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I've recently been accused of being a car hater. I understand the diss; I've written a lot of hateful things lately. But that's only because I've driven a lot of hateful cars. If you, dear reader, seek pusillanimous pabulum, there's an entire rack of that shit down at Barnes & Noble just itching to hop into your knapsack. I'm a cybernetic car critic for Christ's sake, not a middle-aged grease monkey constructing passive sentences for some narcolepsy inducing rah-rah rag. Me, I save my accolades for cars that deserve them, like the new Golf GTI DSG.

Just in case you thought I'm going soft on the people whose ads adorn this site (and inadvertently subsidize my liquid stimulants), let me state for the record that the Mk V is the ugliest-looking Golf I've seen since Jackie Mason donned plaid trousers for Caddyshack II. Clearly, some literal-minded VW designer decided a severely raked front windshield would give the new Golf a rakish personality. The design went downhill from there. Literally.


Giorgetto Giugiaro's 32-year-old two-box design has been ditched for a car with sloping asymmetry; proof positive that the Vapors aren't the only style-makers capable of turning Japanese (I really think so). The GTI's blacked-out, honeycombed, Audi-esque snout does nothing to help the car's dignity-challenged aesthetics, and much to ruin any hope of Q-ship street cred. Now, the good stuff...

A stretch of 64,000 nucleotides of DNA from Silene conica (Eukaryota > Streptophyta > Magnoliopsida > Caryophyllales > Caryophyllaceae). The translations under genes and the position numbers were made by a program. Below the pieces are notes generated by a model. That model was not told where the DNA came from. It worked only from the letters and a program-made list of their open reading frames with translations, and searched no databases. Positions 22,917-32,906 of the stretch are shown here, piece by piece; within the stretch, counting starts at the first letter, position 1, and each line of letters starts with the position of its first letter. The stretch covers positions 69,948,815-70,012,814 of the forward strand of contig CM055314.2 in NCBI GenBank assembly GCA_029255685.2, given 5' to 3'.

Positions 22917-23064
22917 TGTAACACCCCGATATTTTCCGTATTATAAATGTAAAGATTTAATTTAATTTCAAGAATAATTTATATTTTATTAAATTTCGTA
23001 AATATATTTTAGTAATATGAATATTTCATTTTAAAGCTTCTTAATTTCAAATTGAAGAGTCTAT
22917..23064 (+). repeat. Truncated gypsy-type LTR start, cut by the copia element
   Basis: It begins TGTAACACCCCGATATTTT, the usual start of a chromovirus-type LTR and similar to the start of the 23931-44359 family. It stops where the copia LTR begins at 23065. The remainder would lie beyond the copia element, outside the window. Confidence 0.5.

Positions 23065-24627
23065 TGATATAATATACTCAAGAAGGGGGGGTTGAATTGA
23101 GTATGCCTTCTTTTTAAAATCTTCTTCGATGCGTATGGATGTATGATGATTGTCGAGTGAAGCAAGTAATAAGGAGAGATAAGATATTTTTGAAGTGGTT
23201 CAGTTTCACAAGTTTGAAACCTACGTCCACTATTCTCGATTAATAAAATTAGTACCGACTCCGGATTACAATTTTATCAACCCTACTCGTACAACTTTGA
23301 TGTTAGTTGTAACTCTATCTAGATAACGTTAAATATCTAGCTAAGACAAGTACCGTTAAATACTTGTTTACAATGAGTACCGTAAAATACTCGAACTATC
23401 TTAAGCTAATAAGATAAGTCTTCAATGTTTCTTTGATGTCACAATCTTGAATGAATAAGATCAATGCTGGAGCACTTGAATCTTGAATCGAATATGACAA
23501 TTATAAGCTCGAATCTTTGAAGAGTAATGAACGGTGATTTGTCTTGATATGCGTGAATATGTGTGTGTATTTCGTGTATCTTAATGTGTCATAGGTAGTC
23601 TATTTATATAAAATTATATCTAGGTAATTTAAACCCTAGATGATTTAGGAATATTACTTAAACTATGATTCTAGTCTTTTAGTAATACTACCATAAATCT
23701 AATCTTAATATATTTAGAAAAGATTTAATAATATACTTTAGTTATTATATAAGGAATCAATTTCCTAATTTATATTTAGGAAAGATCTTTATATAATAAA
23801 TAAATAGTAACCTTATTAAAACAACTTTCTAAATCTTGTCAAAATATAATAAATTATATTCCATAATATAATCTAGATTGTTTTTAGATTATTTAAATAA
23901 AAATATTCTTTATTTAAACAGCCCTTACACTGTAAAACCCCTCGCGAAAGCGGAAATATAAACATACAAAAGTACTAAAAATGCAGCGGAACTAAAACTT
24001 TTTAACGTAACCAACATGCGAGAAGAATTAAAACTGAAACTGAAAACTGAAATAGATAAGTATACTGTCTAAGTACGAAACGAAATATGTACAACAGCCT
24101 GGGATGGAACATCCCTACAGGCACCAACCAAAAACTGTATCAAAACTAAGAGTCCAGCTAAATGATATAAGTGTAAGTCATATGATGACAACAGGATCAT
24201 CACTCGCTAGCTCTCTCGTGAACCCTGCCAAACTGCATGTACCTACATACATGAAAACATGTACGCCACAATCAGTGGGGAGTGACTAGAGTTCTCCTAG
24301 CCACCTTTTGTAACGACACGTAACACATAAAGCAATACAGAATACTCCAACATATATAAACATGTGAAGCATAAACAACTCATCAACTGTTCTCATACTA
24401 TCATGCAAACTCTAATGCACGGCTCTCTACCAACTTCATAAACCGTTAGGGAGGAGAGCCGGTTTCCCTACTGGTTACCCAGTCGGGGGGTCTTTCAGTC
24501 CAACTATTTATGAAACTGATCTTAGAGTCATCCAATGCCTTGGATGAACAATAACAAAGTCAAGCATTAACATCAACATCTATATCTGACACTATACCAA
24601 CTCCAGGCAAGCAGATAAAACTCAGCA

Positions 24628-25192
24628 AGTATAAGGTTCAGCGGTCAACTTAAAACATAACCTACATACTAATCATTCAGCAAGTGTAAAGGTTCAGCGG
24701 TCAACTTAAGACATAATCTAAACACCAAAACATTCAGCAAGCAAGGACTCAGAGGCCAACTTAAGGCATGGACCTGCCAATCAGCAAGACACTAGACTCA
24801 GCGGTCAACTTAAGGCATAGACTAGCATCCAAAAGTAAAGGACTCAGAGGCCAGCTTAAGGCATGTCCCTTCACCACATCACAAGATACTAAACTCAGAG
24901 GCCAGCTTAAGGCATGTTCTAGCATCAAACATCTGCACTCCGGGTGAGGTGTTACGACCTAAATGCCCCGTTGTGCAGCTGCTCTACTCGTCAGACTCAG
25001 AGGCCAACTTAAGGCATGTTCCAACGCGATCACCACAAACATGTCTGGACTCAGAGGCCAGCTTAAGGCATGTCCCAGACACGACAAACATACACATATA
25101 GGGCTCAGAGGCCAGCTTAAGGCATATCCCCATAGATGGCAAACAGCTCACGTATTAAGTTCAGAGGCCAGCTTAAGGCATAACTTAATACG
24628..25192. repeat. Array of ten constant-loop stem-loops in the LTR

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The GTI's interior is... plaid. (There's that Caddyshack thing again.) Why VW would want to harken back to the days when David Hasselhof dominated the German pop charts is anybody's guess, but the rest of the GTI's cabin presents a welcome return to form for fans of Vee Dub's automotive noir. The soft touch plastics are, and everything clunks and clicks with Wolfsburgian precision. The squashed crown steering wheel is easily the best bit, offering the enthusiastic driver instant confirmation that something wicked this way driveth. In fact...


Forget the whole hot hatch pocket rocket thing. The GTI is a cruise missile. Cruise, as in it'll happily zizz along not pummeling your spine into sawdust or inflicting deep vein thrombosis on your progeny like its arch enemy, the MINI Cooper S. Missile, as in it'll sashay around anything between you and your final destination, at speed, without requiring any reduction in forward thrust.

I repeat: A GTI used in anger is a scarcely credible four-wheeled munition. The car's four-link rear suspension, 17" run-flat summer rubber and e-Nanny is understeer's worst enemy. Its 200hp in-line turbo four (mit fsi) has the kind of torque curve that gives curves a bad name: 207 ft.-lbs. from 1,800 to 5,000 rpm. And the electro-assisted steering makes a mockery of BMW's system, offering plenty of feel both on and off-center and tightening up the rack when tightening's good.

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In short, whereas previous GTI's traded safety (i.e. weight) for speed, challenging pistonheads to maintain momentum, today's model trades nothing for no one and challenges you to keep your license. Oh, and an extra grand on top of the GTI's affordable sticker buys you the world's best gearbox. We're talking DSG (Double Sequential Gearbox): a far better paddle shifter than the ones endured by drivers of the Lamborghini Gallardo, BMW M5 or Aston Martin Vanquish.

A working class hero is something to be. Ah, but if you tie your option-ticking hand behind your back, a 2.0-liter Audi A3 DSG is less than three grand more than the Golf GTI. The GTI is faster, the A3 more luxurious. Oy. All I can say is this: there's never been a better time to paddle around in the hot-hatch gene pool. Or make your living as a car critic. [by Robert Farago]

Jalopnik Reviews, 2006 Volkswagen Golf GTI, Part 2; Part 3 [internal]